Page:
Certified organic, pasture raised turkey from Wrong Direction Farm. Prepped and ready for roasting after defrosting.

Defrosting a Pasture Raised Turkey

After I wrote last week’s blog post answering the question of how long a raw turkey can be kept in the fridge, I realized I should have started with a more fundamental topic: how should we defrost a frozen pasture raised turkey?

Defrosting Steps

It doesn’t have to be complicated. Just follow these three steps:

  1. Leave turkey in original packaging. This will prevent the turkey from picking up any odors from other foods in the fridge, especially seafood.
  2. Place turkey, breast side, in a large pan up to catch any leaks. If a pan is not available, double bag it in a large, heavy duty bag such as a garbage bag.
  3. Store turkey in a refrigerator below 40 degrees to defrost it. 40 degrees is the important number to remember!

Time Requirements

A turkey will require approximately 1 day in the refrigerator for every 4 lbs of weight. This relationship starts to break down for turkeys above 20 pounds, as they normally don’t require much more than 5 days in the refrigerator. But the general guidelines would be:

  • 12 lbs: Allow 3 days
  • 16 lbs: Allow 4 days
  • 20 lbs: Allow 5 days

My default advise is to place the turkey in the fridge the Friday or Saturday before Thanksgiving. This should allow for enough time to have the turkey fully defrosted and ready for baking on Thursday.

Saving Time with Brining

If you are brining your turkey, you can subtract two days of defrosting time by placing a partially thawed turkey in your brining liquid. The turkey will defrost as it brines. I discovered this when preparing whole frozen pigs for pig roasts, and this has become my go-to technique ever since. It works well for turkeys too.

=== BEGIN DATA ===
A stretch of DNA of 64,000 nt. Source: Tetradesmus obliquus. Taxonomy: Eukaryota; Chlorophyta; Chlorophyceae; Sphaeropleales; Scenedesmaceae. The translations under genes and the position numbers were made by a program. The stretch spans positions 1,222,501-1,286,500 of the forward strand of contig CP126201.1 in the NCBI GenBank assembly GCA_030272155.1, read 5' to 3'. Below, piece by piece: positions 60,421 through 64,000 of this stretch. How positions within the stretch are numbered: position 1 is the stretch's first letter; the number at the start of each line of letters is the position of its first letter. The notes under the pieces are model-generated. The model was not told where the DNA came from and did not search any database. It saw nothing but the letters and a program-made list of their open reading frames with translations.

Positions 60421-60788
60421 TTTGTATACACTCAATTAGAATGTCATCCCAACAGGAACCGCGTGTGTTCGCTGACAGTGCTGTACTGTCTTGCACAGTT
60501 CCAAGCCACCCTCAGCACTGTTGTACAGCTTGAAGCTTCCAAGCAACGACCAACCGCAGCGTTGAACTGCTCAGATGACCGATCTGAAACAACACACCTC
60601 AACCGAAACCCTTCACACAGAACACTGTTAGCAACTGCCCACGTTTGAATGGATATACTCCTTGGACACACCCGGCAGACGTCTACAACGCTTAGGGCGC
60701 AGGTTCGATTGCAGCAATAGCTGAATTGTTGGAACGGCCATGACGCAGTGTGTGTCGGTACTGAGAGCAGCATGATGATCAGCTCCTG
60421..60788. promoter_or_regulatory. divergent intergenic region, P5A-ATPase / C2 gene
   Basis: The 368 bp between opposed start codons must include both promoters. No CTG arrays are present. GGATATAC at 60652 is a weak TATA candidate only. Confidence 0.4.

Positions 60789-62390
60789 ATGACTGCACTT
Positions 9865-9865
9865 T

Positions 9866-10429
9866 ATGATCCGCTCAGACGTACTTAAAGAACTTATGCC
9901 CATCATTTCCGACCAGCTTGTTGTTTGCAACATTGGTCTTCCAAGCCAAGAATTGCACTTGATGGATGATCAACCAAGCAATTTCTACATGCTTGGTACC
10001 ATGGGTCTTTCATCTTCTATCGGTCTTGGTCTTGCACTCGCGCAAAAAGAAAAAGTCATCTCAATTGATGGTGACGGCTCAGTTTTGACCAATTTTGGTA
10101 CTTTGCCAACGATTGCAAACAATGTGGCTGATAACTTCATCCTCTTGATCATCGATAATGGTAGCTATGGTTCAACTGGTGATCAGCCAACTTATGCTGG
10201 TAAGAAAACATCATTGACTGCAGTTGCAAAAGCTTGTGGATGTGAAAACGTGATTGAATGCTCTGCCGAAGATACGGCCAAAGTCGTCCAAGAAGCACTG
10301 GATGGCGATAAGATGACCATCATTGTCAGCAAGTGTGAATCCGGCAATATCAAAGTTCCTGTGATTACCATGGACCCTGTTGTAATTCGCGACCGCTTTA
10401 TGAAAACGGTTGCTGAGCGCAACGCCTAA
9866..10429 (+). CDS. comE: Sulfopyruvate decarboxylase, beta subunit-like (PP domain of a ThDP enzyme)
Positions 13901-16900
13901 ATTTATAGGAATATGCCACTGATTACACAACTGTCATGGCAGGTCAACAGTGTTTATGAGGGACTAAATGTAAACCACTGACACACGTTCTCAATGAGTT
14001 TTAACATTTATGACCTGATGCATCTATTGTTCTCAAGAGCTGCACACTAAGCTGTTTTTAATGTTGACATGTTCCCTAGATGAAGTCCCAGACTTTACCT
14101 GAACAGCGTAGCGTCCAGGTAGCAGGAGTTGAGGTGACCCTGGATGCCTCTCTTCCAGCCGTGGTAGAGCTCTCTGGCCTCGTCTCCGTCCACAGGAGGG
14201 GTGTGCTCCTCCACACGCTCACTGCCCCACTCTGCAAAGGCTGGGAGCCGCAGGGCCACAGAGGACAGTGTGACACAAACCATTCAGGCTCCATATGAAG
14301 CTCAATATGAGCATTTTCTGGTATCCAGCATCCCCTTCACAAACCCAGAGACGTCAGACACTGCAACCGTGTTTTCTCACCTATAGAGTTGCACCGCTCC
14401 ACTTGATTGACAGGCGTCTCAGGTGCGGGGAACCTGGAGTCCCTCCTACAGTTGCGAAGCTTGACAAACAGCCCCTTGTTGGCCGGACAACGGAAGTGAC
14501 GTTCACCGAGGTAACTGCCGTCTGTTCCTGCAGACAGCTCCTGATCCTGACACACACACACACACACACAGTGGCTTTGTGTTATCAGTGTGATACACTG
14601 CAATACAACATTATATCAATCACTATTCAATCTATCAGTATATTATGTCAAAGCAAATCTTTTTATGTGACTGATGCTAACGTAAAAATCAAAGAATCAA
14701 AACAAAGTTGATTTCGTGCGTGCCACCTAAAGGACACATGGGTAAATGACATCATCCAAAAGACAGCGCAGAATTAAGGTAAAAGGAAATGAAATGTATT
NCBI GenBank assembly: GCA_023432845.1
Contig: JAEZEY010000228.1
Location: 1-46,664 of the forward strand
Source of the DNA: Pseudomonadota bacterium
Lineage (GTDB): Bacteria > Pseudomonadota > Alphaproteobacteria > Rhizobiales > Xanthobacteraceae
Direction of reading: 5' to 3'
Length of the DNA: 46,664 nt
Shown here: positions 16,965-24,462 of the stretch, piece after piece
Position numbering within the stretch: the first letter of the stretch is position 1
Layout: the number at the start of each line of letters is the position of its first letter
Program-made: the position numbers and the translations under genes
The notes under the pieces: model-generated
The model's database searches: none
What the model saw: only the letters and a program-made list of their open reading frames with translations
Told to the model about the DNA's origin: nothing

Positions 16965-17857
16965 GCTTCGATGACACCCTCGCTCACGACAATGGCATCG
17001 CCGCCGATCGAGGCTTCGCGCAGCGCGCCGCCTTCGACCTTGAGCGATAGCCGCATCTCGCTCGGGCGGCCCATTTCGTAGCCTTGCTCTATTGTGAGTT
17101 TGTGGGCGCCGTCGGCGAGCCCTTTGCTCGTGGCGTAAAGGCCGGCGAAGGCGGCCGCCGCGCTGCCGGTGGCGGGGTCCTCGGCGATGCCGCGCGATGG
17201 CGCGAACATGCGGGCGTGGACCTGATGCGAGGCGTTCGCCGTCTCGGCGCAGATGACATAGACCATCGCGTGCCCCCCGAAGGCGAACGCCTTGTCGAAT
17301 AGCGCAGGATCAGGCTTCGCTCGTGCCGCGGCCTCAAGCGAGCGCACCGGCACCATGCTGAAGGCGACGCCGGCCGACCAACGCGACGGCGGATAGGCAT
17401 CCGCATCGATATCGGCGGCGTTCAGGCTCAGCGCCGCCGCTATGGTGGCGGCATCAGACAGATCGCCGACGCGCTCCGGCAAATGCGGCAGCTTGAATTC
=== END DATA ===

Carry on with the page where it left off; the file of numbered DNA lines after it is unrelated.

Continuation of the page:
3 Comments on “Defrosting a Pasture Raised Turkey

  1. Thanks for your response! And I enjoyed you & your mom’s video about roasting a turkey. I wish I had one of those old roasting pans! It looks familiar; I think my mom had one back in the day.

  2. Hi Dave, Thanks for the tips. I read somewhere that one shouldn’t brine frozen turkeys, that they are injected with sodium prior to freezing. The article mentioned that some frozen turkeys available at a few grocery stores can be brined because they receive a lower dose of sodium. As you mention brining for saving time, may I assume that your turkeys are fine for brining? Thanks, Eileen

    • Hi Eileen,
      Our turkeys haven’t been injected with any brine solutions. Conventional turkeys are often injected with “moisture enhanced” solutions to make up for their lackluster characteristics and also to add some weight, but we don’t do any of that. That’s a good topic for a future blog post.
      So yes, our turkeys are fine for brining.
      Thanks for asking.
      Dave

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